When you get a “new post” alert from me, chances are you’re expecting a book review. I do a lot of them. But just lately, something has been stealing my time and imagination. And that thing is Dragon Age: Origins.
It’s not the latest release in the Dragon Age series. In fact, when most people are talking about Dragon Age these days, they’re probably referring to the title released last autumn: Inquisition. So why am I getting all excited about a game with graphics that have long been outclassed? That was released over half a decade ago? It’s simple, dear reader. It’s all about the story.
You’d think I’d be immune to, or at least expecting it. After a fantastic workshop session on Transmedia Storytelling from Yomi Ayeni a while back and two successful sessions of Online Games: Literature, New Media and Narrative from the wonderful Jay Clayton under my belt, what could possibly surprise me?
Well let’s start with the sheer complexity. If you’ve been used to games like Skyrim then you’re probably used to having one main quest which gets a huge amount of focus from NPCs (non player characters) and side quests that provide a bit of a break from the primary plotline, but aren’t enough to distract you for long. In contrast, DAO throws your experience as an exile from your own community into a steaming pot of intrigue including political machinations, religious feuding, multi-national espionage, family problems and working through the stages of grief. Oh, and there’s something about an arch demon and certain doom thrown in along the way!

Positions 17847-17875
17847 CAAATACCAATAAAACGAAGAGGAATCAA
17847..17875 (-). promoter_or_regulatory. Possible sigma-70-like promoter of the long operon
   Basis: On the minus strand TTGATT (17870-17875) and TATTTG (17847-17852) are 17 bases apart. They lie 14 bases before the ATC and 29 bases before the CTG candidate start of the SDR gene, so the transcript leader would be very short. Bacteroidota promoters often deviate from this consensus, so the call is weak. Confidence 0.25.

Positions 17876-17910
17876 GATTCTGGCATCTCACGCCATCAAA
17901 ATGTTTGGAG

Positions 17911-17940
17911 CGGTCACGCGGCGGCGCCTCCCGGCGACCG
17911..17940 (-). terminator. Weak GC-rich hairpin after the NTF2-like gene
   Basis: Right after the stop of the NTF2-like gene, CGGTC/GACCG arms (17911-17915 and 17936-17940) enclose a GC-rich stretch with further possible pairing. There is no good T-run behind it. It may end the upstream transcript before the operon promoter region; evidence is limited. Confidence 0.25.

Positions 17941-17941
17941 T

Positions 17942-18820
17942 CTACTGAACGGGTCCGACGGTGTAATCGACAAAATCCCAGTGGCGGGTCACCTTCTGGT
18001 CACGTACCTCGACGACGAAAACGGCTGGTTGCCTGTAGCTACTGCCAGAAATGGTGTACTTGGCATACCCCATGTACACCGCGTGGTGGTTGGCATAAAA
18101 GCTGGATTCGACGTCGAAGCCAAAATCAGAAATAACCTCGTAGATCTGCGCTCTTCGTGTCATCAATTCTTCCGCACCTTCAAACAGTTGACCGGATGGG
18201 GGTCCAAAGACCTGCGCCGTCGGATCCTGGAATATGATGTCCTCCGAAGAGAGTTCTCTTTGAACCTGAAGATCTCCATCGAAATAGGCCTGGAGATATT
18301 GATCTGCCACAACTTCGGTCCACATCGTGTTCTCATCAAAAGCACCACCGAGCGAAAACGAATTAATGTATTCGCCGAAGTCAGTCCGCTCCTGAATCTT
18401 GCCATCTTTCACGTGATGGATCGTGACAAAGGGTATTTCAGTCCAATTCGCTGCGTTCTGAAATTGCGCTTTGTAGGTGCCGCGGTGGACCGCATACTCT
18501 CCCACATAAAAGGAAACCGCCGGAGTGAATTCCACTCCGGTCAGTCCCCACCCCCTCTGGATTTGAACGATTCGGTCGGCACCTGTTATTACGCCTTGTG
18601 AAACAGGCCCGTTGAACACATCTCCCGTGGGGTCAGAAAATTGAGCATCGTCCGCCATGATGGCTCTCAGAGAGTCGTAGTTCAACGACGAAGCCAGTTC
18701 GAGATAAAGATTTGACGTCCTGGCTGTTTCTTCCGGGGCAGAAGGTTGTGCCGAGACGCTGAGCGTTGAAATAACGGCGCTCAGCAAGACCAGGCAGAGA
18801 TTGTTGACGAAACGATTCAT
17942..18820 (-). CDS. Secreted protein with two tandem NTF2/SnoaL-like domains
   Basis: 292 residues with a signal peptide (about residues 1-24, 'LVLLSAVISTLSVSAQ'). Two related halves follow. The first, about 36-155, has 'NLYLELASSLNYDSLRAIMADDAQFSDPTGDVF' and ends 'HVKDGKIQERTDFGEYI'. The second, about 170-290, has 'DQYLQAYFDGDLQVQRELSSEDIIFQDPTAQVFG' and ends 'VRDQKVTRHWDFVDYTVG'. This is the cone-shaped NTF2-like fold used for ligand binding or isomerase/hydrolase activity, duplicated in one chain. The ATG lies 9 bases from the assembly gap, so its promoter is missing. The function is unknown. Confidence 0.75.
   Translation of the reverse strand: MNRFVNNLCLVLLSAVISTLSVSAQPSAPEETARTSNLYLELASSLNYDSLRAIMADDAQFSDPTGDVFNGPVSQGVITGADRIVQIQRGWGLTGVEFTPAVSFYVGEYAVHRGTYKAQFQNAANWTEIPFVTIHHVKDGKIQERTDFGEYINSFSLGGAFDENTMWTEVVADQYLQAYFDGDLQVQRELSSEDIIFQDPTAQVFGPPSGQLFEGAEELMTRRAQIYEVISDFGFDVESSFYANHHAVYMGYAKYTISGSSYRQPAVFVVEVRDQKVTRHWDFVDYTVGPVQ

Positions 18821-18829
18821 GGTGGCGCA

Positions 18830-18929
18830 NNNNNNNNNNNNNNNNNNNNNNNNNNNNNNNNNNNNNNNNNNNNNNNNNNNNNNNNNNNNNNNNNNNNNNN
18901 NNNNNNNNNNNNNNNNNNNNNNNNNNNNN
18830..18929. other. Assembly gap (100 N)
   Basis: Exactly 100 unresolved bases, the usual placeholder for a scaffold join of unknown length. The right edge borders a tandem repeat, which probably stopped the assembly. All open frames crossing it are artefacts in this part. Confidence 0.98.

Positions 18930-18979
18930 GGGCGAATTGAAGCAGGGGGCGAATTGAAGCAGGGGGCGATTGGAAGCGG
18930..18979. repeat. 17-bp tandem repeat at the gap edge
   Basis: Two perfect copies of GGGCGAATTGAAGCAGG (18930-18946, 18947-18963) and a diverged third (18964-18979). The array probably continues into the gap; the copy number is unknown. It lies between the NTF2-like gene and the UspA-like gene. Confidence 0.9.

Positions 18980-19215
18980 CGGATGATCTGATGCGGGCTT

Then there’s the characterisation. You can, of course, build your own character and get them to look largely how you want. But unlike the NPCs, your character does not have a set voice. You can only respond via text options. At first, I wasn’t sure about this. But having gone on to play a bit of Dragon Age 2, where your character is voiced, I think a silent protagonist is actually a strength. I hadn’t realised until I had a voice speaking “for” me in DA2 just how much I’d been unconsciously imbuing my Dalish Elf, Lyna, with a particular voice and expressions of her own.
I mentioned that the NPCs are voiced. I shouldn’t say voiced. I should say ‘played’ because this isn’t just a case of slapping in a sound file of someone reading a page of text they’ve never seen before out loud, just for an audible alternative to subtitles. No, these voices, especially Morrigan and Alistair, are of the quality you’d expect to see (or should that be hear?) in a big bucks movie. And the quality of the dialogue is so good! The choice of words and the way they’re delivered are exactly how you’d expect the character to say them. Except the bit about licking lamposts. That was unexpected but hilarious!
I’m not exactly an emotional stoneheart and I quite often cry when I’m reading books. (Hunger Games? Check. The Book Thief? Check.) But would you think badly of me if I admitted that I cried as I went to each of my companions individually to say goodbye to them before the final battle? You don’t need pages and ISBNs to tell a good story that captivates your audience, you know.